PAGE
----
On the earlier thread regarding the release of the interrogation memos, several commenters have argued that their release has made the country less safe and interrogators less able to surprise detainees. According to Politico, the Obama administration weighed the consequences of releasing the detailed discussions of interrogation methods and the levels and conditions of approvals granted, but in the end opted for transparency over op-sec:
White House senior adviser David Axelrod says President Barack Obama spent about a month pondering whether to release Bush-era memos about CIA interrogation techniques Thursday and considered it “a weighty decision.”
“He thought very long and hard about it, consulted widely, because there were two principles at stake,” Axelrod said . “One is the sanctity of covert operations and keeping faith with the people who do them, and the impact on national security, on the one hand. And the other was the law and his belief in transparency.”
The president consulted officials from the Justice Department, the CIA, the director of National Intelligence and the Homeland Security Department, according to his adviser.
“It was a weighty decision,” Axelrod said. “As with so many issues, there are competing points of view that flow from very genuine interests and concerns that are to be respected. And then the president has to synthesize all of it and make a decision that’s in the broad national interest. He’s been thinking about this for four weeks, really.”
Bill Kristol disagrees with the decision:
So: We were once in danger. Now we live in “a bright, sunny, safe day in April 2009.” Now, in April 2009, Obama’s Director of National Intelligence seems to be saying, we’re safe.
Good news, if true. And it would be an amazing tribute to the preceding administration’s efforts in the war on terror–efforts that Democrats have been saying for years were making us less safe. Apparently, the old policies worked. The threat from al Qaeda has gone. We now have the luxury of “reflection,” as President Obama put it in his statement, the luxury of debating and deploring what we did back in the bad old days when there was a war on. After all, “we have been through a dark and painful chapter in our history.”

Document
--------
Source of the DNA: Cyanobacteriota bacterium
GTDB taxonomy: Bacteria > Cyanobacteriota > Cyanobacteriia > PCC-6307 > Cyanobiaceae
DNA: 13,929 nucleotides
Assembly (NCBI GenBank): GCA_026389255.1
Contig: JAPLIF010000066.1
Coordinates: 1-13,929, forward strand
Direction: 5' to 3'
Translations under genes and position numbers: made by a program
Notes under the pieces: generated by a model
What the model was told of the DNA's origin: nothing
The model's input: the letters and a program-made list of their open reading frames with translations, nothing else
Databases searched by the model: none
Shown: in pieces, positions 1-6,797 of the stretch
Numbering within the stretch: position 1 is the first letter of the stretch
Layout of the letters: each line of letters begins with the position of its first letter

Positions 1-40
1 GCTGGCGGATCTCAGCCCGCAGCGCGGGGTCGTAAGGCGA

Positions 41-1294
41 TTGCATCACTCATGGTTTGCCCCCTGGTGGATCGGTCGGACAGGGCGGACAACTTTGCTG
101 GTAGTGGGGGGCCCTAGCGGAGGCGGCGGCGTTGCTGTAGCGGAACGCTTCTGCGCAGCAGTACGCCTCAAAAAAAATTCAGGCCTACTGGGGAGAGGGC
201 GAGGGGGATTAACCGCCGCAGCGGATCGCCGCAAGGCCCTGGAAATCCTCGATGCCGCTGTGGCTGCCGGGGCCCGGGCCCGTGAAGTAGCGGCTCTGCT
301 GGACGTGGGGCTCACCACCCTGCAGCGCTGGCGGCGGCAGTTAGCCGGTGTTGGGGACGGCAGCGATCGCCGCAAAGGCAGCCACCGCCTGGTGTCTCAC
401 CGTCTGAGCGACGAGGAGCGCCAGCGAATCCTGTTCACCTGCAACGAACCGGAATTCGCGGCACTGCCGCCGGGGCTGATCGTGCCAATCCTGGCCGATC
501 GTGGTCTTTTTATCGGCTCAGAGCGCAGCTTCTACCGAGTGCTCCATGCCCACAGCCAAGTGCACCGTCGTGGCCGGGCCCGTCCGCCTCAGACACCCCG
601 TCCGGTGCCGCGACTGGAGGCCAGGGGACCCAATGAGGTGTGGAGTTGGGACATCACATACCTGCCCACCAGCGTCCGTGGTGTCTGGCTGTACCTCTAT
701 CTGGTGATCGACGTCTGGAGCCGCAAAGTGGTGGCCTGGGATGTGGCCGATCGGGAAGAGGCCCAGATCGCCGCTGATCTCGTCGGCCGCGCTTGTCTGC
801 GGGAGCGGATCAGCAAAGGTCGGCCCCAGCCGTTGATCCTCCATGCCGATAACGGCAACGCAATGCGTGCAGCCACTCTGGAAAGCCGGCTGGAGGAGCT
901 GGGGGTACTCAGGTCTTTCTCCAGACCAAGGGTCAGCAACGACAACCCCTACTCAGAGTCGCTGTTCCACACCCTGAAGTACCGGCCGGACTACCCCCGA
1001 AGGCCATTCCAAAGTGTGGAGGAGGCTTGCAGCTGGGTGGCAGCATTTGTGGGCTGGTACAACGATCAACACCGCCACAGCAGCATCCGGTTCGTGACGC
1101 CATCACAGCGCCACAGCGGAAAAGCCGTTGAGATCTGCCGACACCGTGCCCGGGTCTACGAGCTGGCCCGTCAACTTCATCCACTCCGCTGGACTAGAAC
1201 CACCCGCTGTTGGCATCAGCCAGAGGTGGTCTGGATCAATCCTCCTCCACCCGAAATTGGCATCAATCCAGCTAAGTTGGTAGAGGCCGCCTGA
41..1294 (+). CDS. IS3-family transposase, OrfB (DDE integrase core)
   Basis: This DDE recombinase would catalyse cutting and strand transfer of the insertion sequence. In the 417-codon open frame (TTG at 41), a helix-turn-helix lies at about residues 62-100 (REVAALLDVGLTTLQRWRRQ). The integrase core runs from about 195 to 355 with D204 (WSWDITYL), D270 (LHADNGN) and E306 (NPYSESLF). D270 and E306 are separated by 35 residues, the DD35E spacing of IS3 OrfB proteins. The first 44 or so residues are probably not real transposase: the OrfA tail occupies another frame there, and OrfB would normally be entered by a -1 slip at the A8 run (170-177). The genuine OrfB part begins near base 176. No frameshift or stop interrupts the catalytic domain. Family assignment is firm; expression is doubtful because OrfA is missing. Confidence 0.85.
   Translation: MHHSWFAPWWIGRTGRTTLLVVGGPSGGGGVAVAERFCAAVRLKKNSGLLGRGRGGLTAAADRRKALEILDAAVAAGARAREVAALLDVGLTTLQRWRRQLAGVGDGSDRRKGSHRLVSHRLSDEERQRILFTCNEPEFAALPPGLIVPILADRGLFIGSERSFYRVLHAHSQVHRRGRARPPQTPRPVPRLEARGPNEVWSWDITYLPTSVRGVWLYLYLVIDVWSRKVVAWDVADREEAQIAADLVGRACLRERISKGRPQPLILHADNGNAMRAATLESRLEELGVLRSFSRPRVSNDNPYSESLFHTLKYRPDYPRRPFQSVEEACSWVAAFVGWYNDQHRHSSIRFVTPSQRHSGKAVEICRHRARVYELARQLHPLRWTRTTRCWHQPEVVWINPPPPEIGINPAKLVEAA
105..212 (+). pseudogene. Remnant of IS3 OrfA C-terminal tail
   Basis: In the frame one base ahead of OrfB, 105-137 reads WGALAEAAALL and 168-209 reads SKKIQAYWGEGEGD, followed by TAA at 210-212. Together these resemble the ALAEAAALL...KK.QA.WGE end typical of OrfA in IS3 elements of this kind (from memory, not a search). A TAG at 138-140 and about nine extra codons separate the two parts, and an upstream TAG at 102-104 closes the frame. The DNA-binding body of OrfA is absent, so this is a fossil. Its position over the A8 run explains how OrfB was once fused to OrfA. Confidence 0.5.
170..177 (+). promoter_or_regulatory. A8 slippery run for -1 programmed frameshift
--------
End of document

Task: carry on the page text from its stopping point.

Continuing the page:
Leave aside how dark and painful the chapter really was. The question is, Is it over? Is the chapter in which we had to focus on preventing further attacks really through? Isn’t there still a war against the jihadists on?
Well, now we call it an Overseas Contingency Operation, but yes, it’s still on. Normally, I’d agree with Kristol and the rest of the critics about the release of interrogation boundaries and conditions, except that it’s all been public for the last several years now. We’ve talked about stress positions, confinement, sleep deprivation, and waterboarding ad nauseam since Abu Ghraib. Very little that was already not public was revealed in these memos, excepting the “insect” procedure. Even that, though, was only used after explaining to the detainee that the “insect” involved would neither bite nor sting, which reveals in the moment the limitations on the procedure.
I’m not saying there is no risk in exposing these memos, but we should balance the actual risk against the ability to know exactly — after several years — how these decisions were made so that we can have a rational discussion about interrogation techniques. It’s still an arguable call, but I’d prefer that we err on the side of transparency in a democracy, and allow us to argue from the actual facts rather than sets of wild assumptions on both sides about the issue. In this case, after having already committed to limiting ourselves to the publicly-available Army Field Manual for interrogation techniques, the release of these defunct memos (eventually withdrawn by the Bush administration) does no more harm than what’s already been done.
Jazz Shaw brings up a better point:
No, the bigger question on my mind is, should the memos have been released at all? Yes, I know a lot of people are highly exercised over the whole thing and they want the truth brought out. Generally I default to the idea that what the government does is our business and keeping things secret from us is a sign of bad faith.
There is one area where I draw the line, though, and that comes in the form of matters of law enforcement and security. You can’t always let all of your cats out of the bag if you want to stay one step ahead of the bad guys. When a new administration comes in and finds fault with the policies of the previous, change them by all means. And if the fault is so egregious that it requires prosecution, we have military courts for such things which don’t need to have every detail hung out to dry in Newsweek.
Will this release cause future presidents to be less willing to document and retain vital documents for fear that they will be published later in the name of scoring political points? Will each administration’s tenure end with a paper shredding party in the West Wing?
We actually have laws requiring the retention of these kinds of documentation, so shredding parties would be a violation in and of themselves. Again, I agree that this is a legitimate concern, but I think that we’re better off with transparency in order to keep government from breaking the law — if not in this case, then in others, especially when Obama made it clear that he wouldn’t pursue prosecutions on the basis of these memos, which would act as a defense for the interrogators in any case.